About 180 g of the above precursor was reduced in an autoclave at room temperature under 500 psig of hydrogen pressure in presence of 400 ml dimethylacetamide (DMAC) and 3 g of 10% palladium-on-carbon catalyst. The reaction mixture (product in solution) was filtered to remove catalyst and carbon and the filtrate was transferred to a 3-liter beaker with provisions for stirring. Ice cubes were added slowly with stirring until there was no more visible precipitation of product. The diester-diamine (BPA-DEDA) was collected by suction filtration, rinsed with water to remove as much DMAC as possible, then twice with ice-cold methanol, followed by vacuum drying on the funnel under continued suction and nitrogen blanket, then overnight at 110° C. in a vacuum oven. Yield: 149 g (89%), m.p.181°-182° C.

EXAMPLE 5 6FDA (4) //HO-BABEE (5)-BMI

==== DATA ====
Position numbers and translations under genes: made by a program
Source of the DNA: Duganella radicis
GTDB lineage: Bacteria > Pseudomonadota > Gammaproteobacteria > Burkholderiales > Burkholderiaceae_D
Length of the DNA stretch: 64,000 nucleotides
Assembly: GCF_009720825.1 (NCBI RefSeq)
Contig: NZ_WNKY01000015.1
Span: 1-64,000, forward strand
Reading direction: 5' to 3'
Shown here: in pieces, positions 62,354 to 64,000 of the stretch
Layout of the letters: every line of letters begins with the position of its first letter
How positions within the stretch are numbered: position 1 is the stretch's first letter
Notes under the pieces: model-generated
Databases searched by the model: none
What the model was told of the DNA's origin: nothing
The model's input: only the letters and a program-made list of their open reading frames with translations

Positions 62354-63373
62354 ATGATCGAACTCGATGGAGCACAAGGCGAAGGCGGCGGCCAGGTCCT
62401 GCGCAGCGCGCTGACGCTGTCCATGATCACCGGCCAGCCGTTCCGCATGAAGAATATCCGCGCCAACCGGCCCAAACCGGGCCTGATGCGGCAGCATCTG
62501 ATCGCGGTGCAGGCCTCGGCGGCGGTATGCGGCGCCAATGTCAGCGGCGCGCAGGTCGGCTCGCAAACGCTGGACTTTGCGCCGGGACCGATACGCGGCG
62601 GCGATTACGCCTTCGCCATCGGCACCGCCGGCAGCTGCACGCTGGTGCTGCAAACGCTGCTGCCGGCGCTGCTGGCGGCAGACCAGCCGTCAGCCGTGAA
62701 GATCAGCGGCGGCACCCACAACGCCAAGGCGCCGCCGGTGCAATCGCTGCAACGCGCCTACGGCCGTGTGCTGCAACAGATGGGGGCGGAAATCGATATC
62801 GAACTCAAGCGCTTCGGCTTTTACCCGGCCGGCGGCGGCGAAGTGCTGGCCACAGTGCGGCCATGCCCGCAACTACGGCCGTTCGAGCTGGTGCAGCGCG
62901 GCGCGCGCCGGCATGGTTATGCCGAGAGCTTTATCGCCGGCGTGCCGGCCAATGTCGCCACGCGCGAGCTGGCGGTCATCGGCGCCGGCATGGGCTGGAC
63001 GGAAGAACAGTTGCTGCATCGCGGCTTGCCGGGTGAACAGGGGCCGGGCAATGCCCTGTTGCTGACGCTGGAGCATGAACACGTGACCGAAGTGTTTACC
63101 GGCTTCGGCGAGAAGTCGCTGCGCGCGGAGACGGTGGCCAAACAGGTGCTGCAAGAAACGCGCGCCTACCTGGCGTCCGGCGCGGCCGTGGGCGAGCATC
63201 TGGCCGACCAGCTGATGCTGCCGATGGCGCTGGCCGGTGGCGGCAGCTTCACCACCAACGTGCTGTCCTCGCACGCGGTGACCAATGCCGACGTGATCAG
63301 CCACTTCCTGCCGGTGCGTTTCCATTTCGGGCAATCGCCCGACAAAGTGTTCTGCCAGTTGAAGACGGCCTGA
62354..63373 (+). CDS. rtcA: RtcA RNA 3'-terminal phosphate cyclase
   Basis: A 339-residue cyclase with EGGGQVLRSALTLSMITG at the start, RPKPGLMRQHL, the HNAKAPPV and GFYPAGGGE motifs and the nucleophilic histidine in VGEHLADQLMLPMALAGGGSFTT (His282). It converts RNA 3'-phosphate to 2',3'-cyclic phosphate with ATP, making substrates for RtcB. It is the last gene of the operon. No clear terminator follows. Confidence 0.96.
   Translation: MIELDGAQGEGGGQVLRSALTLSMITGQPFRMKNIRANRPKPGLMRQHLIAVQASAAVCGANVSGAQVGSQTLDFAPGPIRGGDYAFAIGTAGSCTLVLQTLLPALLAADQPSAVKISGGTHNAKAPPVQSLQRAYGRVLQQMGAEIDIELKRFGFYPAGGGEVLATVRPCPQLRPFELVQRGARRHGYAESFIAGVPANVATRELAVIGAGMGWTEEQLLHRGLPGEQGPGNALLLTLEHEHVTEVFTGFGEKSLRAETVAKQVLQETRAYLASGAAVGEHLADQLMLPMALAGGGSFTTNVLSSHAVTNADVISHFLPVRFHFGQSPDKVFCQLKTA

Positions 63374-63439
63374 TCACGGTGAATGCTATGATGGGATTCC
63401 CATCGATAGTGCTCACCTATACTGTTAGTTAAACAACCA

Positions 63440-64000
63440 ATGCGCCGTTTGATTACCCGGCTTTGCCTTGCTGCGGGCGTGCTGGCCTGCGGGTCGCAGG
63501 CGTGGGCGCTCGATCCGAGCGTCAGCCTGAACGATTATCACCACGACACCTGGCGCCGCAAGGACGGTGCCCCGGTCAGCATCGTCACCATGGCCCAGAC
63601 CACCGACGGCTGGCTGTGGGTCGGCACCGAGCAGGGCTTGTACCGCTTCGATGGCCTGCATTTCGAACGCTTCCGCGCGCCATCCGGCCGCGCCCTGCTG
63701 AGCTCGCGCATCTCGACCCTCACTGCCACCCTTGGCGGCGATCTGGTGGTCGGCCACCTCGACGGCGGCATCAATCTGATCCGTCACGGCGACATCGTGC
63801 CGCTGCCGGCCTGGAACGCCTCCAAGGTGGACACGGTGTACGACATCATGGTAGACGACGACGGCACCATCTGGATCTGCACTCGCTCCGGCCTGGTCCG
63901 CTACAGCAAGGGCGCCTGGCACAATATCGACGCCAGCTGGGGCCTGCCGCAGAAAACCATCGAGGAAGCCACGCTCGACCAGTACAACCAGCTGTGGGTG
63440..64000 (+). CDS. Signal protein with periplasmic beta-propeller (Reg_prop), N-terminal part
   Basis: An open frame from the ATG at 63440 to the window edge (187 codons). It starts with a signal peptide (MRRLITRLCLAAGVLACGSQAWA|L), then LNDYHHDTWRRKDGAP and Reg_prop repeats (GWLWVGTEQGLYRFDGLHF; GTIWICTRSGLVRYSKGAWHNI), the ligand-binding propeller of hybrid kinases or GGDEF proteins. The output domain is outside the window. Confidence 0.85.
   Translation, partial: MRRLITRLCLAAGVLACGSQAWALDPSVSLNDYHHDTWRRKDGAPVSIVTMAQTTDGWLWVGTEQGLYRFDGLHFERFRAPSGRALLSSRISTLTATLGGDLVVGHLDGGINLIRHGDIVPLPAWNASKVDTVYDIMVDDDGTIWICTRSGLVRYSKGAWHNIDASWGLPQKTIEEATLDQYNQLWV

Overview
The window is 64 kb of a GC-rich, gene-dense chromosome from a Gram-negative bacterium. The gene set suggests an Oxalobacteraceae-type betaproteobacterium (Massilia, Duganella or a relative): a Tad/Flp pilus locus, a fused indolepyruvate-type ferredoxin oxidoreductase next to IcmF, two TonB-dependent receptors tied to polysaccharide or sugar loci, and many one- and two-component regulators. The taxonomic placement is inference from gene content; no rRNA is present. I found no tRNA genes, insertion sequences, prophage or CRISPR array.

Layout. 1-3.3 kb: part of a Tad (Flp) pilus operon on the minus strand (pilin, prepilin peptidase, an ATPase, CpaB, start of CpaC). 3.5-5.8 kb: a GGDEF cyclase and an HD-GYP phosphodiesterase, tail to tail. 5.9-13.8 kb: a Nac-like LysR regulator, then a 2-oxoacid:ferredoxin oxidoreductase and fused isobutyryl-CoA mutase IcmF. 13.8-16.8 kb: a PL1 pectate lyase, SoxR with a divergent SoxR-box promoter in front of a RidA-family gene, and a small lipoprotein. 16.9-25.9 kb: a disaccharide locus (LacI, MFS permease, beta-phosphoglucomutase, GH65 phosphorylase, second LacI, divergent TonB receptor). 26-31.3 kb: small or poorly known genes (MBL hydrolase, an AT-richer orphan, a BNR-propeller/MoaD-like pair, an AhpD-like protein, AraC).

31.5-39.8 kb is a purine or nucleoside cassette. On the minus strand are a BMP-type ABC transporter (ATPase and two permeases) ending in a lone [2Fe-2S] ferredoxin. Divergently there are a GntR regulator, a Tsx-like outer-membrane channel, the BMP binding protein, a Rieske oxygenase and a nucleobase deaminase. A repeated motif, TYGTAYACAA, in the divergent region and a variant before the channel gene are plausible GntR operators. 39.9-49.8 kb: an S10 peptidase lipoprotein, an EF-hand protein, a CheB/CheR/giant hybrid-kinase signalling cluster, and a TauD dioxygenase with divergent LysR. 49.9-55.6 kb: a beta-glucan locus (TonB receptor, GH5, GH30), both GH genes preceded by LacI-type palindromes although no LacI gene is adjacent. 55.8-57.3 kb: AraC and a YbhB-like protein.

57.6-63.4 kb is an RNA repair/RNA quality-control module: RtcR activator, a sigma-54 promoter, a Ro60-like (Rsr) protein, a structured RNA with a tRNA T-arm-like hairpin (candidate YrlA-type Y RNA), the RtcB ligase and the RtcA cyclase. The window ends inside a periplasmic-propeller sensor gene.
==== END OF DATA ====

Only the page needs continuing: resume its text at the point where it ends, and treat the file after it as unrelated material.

ln a predried (flame) one-liter 4-neck flask fitted with thermometer, mechanical stirrer, inlet for dry nitrogen and outlet connected to a bubbler (to monitor nitrogen flow), there were placed 43.6 g (0.1 mole) HQ-BABEE and 300 ml NMP that had been dried over molecular sieves. The mixture was stirred at ambient temperatures until all the diamine had dissolved while maintaining a gentle nitrogen flow. To the stirred solution there were added in one portion 35.5 g (0.08 mole) 6FDA causing the internal temperature to rise to about 40° C., and the solution viscosity to increase. The mixture was stirred at room temperature for 3.5 hours, at the end of which time 5.7 g (0.055 mole) maleic anhydride was added. Stirring was continued for 3 hours to allow for reaction of maleic anhydride with the amine end groups of the condensation oligomeric amic acid. To the stirred mixture, there were added in quick succession 40 ml acetic anhydride, 10 ml triethylamine and 2 g anhydrous sodium acetate and stirring was continued for 4 hours. The solution was poured into stirred deionized water and the precipitated yellow reactive oligomer was collected by suction filtration. After several rinses with deionized water and one rinse with methanol the soft flake was dried overnight under vacuum at 110° C.